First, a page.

Skip to Quicklinks
Skip to Quicklinks


Contact:
Scott Bigelow | 910.521.6351 | scott.bigelow@uncp.edu
University Communications and Marketing

| More

Friday, April 15, 2011

UNCP’s ‘Last Lecture’ got to the core of things

Dr. Joseph Lakatos debated whether he would use the word cancer in his Last Lecture on April 13 at UNC Pembroke.

Joseph LakatosApproximately 500 attended Dr. Lakatos’ 60-minute lecture in the Givens Performing Arts Center.

Dr. Lakatos was diagnosed with follicular lymphoma in 2004. He acknowledged the disease and the challenges it has brought him, describing in detail the horrendous regime of radiation and chemotherapy that saved his life, but left him shaken to the core.

Then, with that unpleasantness out of the way, he got to the point and the word.

“This is not about cancer,” Dr. Lakatos said. “This is about inspiring you.”

And he did inspire. His lecture, titled “Getting to the Core,” included elements of theatre, music, video and even costume changes as he stripped down to his core—from business suit to shorts, flip-flops and a Superman t-shirt.

“In your life time,” he said, “you will have challenges, things will come at you. One day you will stand up and say ‘this is what I’m passionate about.’”

Dr. Lakatos explained that finding his core took some time. His father wanted him to be successful financially, so he worked as an attorney and auditor for major corporations in Boston and New York.

“For 10 years, I did what he wanted me to and was successful,” Dr. Lakatos said. “It ate at me; I had this anger built up in me.”

Several adjunct teaching jobs helped him find his core. “I may not be the best teacher, but it’s something I wanted to do and something I want to get better at,” he said.

Joseph LakatosDoes he regret the time lost? “At the end of the day, it worked. I am a non-traditional academic. If I had studied to be a teacher first, would I have been the same teacher?” he asked. “At the end of the day, “C” equals “P.” Your core has to equal your passion.”

Dr. Lakatos’ passion has been inspiring colleagues and students at UNCP since his arrival. Besides winning a student poll to deliver UNCP’s first Last Lecture, he was named the 2011 recipient of UNC Board of Governors Award for Teaching Excellence, the state’s top teaching award.

Ever the teacher, Dr. Lakatos asked difficult questions of his audience: “How do we keep our core intact when we are attacked?” “Why does it take a tragedy to examine our core?” and “What will it take for you?”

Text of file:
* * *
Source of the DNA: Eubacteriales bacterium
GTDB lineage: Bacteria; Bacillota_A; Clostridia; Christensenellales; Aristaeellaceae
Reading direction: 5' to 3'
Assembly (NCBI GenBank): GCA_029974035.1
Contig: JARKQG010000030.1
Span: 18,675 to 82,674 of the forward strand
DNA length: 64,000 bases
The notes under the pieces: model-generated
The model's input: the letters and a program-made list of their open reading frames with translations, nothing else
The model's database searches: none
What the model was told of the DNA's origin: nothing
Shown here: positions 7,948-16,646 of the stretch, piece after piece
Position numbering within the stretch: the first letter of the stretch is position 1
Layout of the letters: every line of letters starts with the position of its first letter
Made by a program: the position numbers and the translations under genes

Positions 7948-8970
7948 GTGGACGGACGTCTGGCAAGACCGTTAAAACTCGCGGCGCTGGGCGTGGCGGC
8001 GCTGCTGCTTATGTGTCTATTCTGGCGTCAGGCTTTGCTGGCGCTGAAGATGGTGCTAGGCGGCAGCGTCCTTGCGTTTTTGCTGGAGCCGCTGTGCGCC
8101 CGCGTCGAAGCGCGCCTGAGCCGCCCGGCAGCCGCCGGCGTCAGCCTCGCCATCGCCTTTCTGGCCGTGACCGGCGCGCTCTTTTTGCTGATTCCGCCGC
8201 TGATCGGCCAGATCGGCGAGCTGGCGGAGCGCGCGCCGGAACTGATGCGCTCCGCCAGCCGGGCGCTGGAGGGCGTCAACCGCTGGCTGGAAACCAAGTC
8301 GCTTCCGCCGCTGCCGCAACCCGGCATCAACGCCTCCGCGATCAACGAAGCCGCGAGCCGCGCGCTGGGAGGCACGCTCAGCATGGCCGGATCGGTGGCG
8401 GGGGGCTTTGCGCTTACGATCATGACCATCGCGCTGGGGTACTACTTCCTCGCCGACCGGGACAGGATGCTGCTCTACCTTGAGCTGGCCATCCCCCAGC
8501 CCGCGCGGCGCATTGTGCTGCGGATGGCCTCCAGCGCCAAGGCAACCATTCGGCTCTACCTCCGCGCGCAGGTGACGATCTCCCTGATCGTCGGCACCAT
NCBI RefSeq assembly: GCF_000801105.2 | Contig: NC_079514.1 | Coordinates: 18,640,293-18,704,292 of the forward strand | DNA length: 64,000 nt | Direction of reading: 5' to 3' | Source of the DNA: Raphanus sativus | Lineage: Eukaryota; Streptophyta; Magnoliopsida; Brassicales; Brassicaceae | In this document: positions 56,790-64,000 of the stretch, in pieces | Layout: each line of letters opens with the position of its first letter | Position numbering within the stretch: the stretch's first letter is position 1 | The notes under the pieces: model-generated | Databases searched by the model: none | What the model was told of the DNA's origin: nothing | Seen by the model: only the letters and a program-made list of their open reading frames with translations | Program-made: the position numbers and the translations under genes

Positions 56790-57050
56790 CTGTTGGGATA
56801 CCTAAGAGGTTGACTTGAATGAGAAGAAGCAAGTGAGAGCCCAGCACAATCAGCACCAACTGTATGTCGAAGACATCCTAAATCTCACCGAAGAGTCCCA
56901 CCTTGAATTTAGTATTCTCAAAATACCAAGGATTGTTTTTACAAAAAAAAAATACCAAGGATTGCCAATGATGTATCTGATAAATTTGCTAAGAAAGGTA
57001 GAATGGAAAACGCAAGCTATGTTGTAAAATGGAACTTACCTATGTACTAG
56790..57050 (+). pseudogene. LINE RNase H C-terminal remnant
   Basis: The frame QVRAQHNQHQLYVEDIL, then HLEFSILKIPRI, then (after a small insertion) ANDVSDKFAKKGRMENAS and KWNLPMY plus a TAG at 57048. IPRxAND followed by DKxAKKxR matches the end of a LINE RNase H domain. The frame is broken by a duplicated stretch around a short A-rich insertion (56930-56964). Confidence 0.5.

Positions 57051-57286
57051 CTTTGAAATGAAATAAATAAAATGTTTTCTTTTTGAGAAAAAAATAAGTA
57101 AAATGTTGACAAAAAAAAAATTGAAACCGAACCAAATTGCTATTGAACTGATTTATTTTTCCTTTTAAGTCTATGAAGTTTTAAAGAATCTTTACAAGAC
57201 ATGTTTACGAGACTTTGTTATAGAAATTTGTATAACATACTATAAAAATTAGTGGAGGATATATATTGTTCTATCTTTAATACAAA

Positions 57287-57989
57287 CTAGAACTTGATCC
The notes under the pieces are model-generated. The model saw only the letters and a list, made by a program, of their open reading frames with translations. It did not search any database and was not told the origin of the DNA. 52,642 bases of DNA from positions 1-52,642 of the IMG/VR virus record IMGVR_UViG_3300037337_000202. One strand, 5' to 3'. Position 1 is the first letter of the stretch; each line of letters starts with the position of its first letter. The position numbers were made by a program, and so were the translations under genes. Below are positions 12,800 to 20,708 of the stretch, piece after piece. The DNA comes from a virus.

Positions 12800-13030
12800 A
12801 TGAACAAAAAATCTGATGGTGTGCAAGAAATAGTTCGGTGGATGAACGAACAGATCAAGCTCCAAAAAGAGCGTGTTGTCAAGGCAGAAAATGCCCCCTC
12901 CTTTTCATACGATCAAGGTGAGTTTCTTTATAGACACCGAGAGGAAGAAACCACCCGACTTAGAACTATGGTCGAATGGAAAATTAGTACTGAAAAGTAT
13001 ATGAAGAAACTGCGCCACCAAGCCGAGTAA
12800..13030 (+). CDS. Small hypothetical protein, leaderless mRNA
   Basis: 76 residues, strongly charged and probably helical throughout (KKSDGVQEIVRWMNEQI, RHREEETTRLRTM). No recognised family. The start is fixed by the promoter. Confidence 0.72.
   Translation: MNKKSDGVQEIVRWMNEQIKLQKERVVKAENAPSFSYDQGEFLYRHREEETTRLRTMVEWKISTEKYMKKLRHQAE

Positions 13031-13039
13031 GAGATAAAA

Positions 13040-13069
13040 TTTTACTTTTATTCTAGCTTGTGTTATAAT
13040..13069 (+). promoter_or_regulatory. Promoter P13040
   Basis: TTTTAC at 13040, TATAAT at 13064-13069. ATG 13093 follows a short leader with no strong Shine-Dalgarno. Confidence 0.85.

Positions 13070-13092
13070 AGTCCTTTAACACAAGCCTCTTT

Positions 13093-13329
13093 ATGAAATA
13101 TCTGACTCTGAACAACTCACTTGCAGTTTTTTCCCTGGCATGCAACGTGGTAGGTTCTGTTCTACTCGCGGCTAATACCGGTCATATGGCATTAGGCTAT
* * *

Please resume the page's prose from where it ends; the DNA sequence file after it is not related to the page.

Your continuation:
Many of Dr. Lakatos’ past and current students were in the audience. For most of them, the event was the first time they had ever seen him in person. Via interactive video, he is teaching three classes during the spring semester in business law. Victoria Bullard met Dr. Lakatos in person for the first time at the Last Lecture.

“He’s an excellent teacher,” Bullard said. “You never have a dull moment - even on video.”

Former student and UNCP employee Susan Evans was in his class during a death in the family. “Dr. Lakatos was so good to me when my brother was dying,” she said. “I am so glad he won the teaching award.”

The lecture took place during a flurry of activities during the week of Dr. Kyle R. Carter’s installation as the University’s fifth chancellor. In introducing the speaker, Chancellor Carter explained the reason he called for a Last Lecture. “The Last Lecture recognizes both our students, who selected the speaker today, and our faculty,” he said. “The last lecture is an idea that’s been around a long time and was made popular by the late Randy Pausch in his well known lecture and book. The idea is ‘what would you say in your last lecture to a group of people that you hold in very high esteem.’”

Joseph Lakatos“Joe Lakatos is a very interesting individual,” Dr. Carter continued. “He came to UNCP in 2003. He’s a lawyer and an auditor. His condition does not allow him to be in daily contact with people, so he teaches via video. I was able to sit in one of his classes and got to meet to him.”

Through stories about his students, Dr. Lakatos explained the “core” concept. “In your life time, you will have challenges, things will come at you. One day you will stand up and say ‘this is what I’m passionate about.’”

It took some time for Dr. Lakatos to find his core. His father wanted him to be successful financially, and worked as an attorney and auditor for major corporations in Boston and New York.

“For 10 years, I did what he wanted me to and was successful,” Dr. Lakatos said. “It ate at me; I had this anger built up in me.”

Several adjunct teaching, jobs helped him find his core. “I may not be the best teacher, but it’s something I wanted to do and something I want to get better at,” he said.

Does he regret the time lost? “At the end of the day, it worked. I am a non-traditional academic. If I had studied to be a teacher first, would I have been the same teacher? he said. “At the end of the day, “C” equals “P.” Your core has to equal your passion.”

Dr. Lakatos wrapped up his presentation, he encouraged students to retain their integrity and work at their faith. “Integrity is not just about telling the truth when it’s difficult. It’s about being real and keeping the essence of you.

“There is no cure, but there is faith,” he continued. “Faith has been the cornerstone of my life…. Faith helps you accept and forgive. You must forgive to heal. And faith keeps you humble….

“Build your relationship with God,” he advised. “Take care of yourself. Make your life extraordinary. No one can take away your core,” he concluded.

Return to University Newswire

Find UNCP on FacebookJoin UNCP on TwitterSubscribe to UNCP News Feed
 
Loading

© The University of North Carolina at Pembroke
PO Box 1510 Pembroke, NC 28372-1510 • 910.521.6000